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It All Comes Down to Gender

I was going through donations my department received today and having a good time. They were toiletry bags of all sizes and colors, and were donated by a local department store. I started dividing the bags in a huge box to make it easier to gift to my clients when the time came. It was a matter of time before I caught myself unconsciously sorting the bags by gender. You know, “This is pink, it’s girly. This is dark blue, the boys would love this,” and I immediately stopped.

We’re living in a whole new environment now, co-existing with new generations who prefer to be gender fluid and I’ve been schooled about this several times. Believe it or not, as cool as most people think I am, I’m still old school in many ways. Of course, to accommodate clients, I must be conscientious about their needs and make an effort to refer to them as they ask.

But I was a little too hard on myself. I make mistakes just like everyone else, and correct myself when I must. But it bothered me that I was alarmed into consciousness as I was sorting the bags the first time around.

There’s a difference between conscientious maliciousness and innocent mistakes, but I’ve run into some from the young crowd who can’t see that line and find mislabeling genders as a depraved indifference.

I’m not the only one who’s heard the harsh criticism of mispronouncing or forgetting a person’s name. As someone who has an unorthodox, Middle Eastern name, I’ve had people profusely apologize for, as they put it, “butchering my name,” or having to ask me repeatedly to pronounce my name. I’m never offended by such mistakes and shrug them off, as long as no one is intending to ridicule me.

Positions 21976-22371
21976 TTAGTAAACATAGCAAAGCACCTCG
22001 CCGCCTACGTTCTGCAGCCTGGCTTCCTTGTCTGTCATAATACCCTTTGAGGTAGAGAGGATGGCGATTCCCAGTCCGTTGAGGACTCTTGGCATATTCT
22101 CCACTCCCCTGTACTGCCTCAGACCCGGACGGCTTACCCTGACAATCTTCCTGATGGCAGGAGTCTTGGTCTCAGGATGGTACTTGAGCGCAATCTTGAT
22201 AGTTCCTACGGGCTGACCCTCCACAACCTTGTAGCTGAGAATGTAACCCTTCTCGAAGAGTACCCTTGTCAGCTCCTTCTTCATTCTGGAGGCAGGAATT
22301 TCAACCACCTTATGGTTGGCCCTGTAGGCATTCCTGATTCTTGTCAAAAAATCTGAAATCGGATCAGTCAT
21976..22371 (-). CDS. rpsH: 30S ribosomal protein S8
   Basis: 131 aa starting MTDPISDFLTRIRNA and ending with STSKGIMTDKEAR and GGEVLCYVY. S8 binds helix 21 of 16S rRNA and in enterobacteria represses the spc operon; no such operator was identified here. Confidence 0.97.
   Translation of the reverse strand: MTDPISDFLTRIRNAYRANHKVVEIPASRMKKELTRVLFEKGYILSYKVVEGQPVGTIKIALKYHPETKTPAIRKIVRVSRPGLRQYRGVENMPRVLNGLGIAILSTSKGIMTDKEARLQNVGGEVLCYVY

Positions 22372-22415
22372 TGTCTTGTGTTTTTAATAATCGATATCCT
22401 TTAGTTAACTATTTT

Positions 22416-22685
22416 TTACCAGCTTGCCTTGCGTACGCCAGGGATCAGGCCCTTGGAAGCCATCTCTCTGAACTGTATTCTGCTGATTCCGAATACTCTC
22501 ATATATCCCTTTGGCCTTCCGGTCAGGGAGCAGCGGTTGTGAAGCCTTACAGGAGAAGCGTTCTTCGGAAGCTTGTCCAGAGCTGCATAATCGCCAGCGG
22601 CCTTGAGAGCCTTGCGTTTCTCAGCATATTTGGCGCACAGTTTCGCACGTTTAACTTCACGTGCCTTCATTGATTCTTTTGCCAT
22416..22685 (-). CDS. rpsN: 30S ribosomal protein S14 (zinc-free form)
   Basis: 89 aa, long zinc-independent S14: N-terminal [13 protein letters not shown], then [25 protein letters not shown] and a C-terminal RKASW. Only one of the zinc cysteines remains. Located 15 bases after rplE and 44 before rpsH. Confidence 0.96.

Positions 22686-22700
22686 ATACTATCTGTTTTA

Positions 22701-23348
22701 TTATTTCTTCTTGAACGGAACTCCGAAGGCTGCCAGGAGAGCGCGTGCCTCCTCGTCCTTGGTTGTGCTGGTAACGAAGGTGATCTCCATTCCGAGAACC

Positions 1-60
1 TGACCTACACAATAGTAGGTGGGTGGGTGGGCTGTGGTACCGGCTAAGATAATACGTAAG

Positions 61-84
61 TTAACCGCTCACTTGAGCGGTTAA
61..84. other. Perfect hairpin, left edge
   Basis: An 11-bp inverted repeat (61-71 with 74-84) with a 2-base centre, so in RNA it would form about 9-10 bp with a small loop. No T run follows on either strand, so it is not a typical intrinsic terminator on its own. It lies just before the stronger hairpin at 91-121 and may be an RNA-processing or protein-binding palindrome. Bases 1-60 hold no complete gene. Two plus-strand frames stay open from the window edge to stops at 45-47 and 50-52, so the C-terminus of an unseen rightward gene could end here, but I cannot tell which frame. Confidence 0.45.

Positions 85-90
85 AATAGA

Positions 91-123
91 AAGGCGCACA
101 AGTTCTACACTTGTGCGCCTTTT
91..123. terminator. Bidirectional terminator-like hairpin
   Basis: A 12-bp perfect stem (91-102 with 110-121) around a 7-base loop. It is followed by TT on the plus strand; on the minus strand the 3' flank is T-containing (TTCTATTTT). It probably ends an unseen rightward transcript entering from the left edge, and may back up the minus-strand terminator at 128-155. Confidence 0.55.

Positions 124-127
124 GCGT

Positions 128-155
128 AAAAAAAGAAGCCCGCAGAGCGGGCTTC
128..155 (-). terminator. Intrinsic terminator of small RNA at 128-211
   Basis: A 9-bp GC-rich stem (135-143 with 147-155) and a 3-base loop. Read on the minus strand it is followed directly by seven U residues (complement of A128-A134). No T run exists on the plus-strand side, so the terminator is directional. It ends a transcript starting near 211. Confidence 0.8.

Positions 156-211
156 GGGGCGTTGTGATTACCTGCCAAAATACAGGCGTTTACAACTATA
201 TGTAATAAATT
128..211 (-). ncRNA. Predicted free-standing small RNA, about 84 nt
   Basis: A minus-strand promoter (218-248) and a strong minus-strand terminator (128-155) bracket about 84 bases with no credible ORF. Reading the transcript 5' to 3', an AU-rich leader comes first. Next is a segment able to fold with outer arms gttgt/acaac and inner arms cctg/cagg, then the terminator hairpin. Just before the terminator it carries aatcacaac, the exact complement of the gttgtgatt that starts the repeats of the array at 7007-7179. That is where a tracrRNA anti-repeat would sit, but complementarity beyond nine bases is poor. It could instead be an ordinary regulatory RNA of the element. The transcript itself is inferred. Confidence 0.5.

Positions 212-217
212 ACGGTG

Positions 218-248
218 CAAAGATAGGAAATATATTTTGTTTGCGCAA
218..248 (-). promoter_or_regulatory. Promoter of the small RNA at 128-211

So I started thinking to myself, why can’t I divide the bags as I prefer? I unintentionally misled my kids as they were growing up to believe the color pink was primarily worn by girls, blue’s and gray’s by men, and so on and so forth. Yet all three of them are caught up with the times and are, thankfully, very aware of gender descriptions and respect gender neutrality. At the risk of calling my sons out though, neither one of them will wear the color pink or purple, although they’re alright with anyone else who does.

It’s important to respect the direction that gender talk has taken, whether or not we’re in agreement. It’s important to teach the younger generations that they are being heard and respected, so when someone asks me to refer to them as “they,” I gladly oblige. But what I do on my own time is my business.

So as I started resorting the bags the second time around, I went ahead and labeled them as I prefer. Because my wishes deserve to be respected as well.

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